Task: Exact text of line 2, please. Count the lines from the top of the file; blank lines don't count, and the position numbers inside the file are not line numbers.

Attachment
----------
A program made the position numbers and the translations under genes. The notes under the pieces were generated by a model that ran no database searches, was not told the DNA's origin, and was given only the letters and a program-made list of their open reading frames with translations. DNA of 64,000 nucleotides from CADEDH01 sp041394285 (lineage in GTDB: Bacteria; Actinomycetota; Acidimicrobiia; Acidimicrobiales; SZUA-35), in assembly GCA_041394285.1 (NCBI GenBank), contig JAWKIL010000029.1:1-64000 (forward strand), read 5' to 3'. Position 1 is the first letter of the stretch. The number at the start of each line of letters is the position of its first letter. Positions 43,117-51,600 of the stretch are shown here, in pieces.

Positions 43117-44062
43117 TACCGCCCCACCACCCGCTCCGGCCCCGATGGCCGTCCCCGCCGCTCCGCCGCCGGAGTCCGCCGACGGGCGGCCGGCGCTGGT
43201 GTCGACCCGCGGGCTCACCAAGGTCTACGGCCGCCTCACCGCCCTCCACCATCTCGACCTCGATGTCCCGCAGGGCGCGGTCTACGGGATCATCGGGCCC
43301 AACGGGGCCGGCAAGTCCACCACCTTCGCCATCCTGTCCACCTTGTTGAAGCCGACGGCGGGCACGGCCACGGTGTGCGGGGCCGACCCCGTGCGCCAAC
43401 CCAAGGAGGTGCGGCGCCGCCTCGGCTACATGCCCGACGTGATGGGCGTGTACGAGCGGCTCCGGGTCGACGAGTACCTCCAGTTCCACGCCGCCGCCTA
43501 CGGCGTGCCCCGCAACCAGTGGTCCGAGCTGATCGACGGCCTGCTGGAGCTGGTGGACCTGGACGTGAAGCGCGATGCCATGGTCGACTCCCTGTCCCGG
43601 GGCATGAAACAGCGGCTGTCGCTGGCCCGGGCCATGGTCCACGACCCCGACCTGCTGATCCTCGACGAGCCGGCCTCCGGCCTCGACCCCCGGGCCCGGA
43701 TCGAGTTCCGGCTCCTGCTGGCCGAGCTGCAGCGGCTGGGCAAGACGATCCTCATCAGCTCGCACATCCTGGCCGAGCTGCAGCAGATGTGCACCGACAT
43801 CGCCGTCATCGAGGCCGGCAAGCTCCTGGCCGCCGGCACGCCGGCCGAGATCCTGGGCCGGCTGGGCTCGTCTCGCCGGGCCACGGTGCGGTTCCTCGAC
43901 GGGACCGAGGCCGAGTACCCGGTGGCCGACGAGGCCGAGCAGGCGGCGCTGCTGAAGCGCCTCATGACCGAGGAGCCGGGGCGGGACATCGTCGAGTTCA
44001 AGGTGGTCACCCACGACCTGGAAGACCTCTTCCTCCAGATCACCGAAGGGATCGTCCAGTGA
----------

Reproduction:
Positions 43117-44062